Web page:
Brewers have several arbitration choices to make

Brewers have several arbitration choices to make

MILWAUKEE -- Friday is the deadline for clubs to tender contracts to their arbitration-eligible players, and it has the potential to be an interesting day for GM David Stearns and the rest of the Brewers' decision makers.

The Brewers have already designated first baseman Chris Carter for assignment and are trying to trade him, accounting for one of eight Brewers players eligible for arbitration. Stearns & Co. have until 7 p.m. CT on Friday to decide whether to tender 2017 contracts to the others: pitchers Chase Anderson, Wily Peralta, Tyler Thornburg and Carlos Torres, catcher Martin Maldonado and second baseman Scooter Gennett. Outfielder Kirk Nieuwenhuis agreed to a deal on Friday.

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Players who are tendered contracts before the deadline are considered signed for the following season, at a salary to be determined through the arbitration process or agreed upon before the hearing. Players who are non-tendered at the deadline become free agents.

"I think there are possibilities through the [end of the] week that we have to evaluate," Stearns said. "Really, the arbitration process gets a lot of attention in January and February, but it's an ongoing discussion between teams and agents from the moment the World Series ends. Those discussions continue, and I imagine they'll go down right to the tender deadline."

Brewers add Thames on three-year deal

The Brewers cut loose Carter, despite the fact he tied for the National League lead with 41 home runs in 2016, rather than pay him a projected $10-11 million salary in arbitration. They instead signed free agent Eric Thames this week for three years and a guaranteed $16 million.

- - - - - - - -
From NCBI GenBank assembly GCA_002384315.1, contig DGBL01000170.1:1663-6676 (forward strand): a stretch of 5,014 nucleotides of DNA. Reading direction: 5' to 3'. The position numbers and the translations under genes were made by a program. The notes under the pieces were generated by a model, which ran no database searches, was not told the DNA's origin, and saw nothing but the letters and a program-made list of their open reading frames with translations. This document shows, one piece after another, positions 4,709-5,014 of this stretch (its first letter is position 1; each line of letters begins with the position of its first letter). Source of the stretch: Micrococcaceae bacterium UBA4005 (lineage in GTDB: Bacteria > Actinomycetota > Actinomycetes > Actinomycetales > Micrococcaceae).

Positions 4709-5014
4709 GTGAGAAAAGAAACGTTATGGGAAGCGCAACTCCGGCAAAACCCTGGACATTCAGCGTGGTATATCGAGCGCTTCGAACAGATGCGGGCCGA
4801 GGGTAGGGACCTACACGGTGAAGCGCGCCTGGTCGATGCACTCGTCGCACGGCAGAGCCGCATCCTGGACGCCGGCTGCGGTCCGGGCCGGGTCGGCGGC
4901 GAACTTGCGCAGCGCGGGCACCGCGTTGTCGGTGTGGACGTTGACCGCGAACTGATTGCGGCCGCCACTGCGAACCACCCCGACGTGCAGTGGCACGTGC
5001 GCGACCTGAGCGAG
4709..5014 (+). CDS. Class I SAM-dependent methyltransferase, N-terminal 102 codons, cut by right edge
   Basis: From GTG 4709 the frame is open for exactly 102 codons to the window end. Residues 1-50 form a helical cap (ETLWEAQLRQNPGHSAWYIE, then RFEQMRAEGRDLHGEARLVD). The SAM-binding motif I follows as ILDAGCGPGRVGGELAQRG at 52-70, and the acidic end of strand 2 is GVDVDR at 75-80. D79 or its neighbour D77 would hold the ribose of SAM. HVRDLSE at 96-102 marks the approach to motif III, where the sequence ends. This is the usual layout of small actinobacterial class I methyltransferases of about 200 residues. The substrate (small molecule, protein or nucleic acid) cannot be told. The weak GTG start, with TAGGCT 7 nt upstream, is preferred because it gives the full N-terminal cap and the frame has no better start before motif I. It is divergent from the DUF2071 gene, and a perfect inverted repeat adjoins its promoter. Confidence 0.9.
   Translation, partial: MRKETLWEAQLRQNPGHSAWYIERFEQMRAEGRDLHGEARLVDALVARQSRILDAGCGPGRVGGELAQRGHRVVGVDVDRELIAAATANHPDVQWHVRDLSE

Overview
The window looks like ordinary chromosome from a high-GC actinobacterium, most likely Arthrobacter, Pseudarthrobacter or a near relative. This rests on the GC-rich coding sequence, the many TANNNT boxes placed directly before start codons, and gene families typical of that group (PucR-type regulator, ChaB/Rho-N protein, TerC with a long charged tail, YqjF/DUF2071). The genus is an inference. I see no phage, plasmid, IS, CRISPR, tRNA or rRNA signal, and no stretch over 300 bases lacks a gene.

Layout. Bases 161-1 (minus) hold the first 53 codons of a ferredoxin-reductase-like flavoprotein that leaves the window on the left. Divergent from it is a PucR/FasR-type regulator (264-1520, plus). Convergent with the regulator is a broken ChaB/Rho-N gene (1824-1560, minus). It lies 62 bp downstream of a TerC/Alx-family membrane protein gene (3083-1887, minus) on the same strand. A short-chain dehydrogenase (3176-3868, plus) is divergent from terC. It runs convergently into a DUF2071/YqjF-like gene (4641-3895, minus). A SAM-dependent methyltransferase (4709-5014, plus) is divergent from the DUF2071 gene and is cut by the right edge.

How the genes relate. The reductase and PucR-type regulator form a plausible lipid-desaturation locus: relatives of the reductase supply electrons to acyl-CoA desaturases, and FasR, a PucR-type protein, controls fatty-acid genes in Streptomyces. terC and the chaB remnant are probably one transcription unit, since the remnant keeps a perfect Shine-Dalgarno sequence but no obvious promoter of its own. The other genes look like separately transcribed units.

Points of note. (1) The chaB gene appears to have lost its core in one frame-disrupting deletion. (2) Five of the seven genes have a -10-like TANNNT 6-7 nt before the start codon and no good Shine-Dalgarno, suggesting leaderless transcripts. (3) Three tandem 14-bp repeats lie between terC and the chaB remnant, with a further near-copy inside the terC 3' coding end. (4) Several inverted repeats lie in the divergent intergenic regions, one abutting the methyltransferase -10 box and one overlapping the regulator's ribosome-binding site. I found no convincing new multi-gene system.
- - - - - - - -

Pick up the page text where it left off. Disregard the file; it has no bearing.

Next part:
Here's a look at the seven players under consideration:

Anderson: The right-hander is arbitration-eligible for the first time as a "Super 2 player" after earning a $520,200 salary in his first season with the Brewers. He went 9-11 with a 4.39 ERA in 30 starts plus one relief appearance.

Anderson's scoreless start

Peralta: Milwaukee's Opening Day starter earned $2.8 million last season in his first year of arbitration eligibility and endured his toughest year since undergoing Tommy John surgery as a prospect. Peralta had a 6.68 ERA through 13 starts before the Brewers optioned him to the Minors, though he returned late in the season and posted a 2.92 ERA over 10 starts. Despite the poor start to the season, Peralta figures to get a raise in arbitration, so it's up to the Brewers to decide whether to tender him a contract.

Thornburg: Emerging as a solid ninth-inning option after the Brewers traded closer Jeremy Jeffress on Aug. 1, Thornburg is sure to be tendered a contract in his first trip through arbitration. He earned $513,900 last season and finished with a 2.15 ERA and 13 saves.

Torres: Acquired two days before Opening Day, Torres was a Brewers workhorse, with a 2.73 ERA in 72 appearances. His 2016 salary was $1.05 million, and this is his second arbitration year.

Maldonado: The longtime Brewers backup made $1.1 million last season in the second year of a two-year contract, and has two arbitration years left. The Brewers, who already traded All-Star catcher Jonathan Lucroy, must decide whether to keep Maldonado, go with a minimum-salary option in Manny Pina, or seek a catcher from outside the organization.

Gennett: The popular second baseman is a tricky case for the Brewers, who prize defensive versatility and have a number of other middle infield options. Gennett, who is limited to second base, is due a significant raise in his first year of arbitration after making $518,100 last season. His .728 OPS was 18th of 21 Major League second basemen who qualified for the batting title.

Nieuwenhuis: A favorite of manager Craig Counsell, Nieuwenhuis was decent against right-handed pitching (.732 OPS) and is one of nine outfielders on Milwaukee's 40-man roster. First-time eligible after making $514,000 last season, he will earn $900,000 in the Majors and $257,000 in the Minors, per Jon Heyman of MLB Network.

Adam McCalvy has covered the Brewers for since 2001. Follow him on Twitter @AdamMcCalvy, like him on Facebook and listen to his podcast. This story was not subject to the approval of Major League Baseball or its clubs.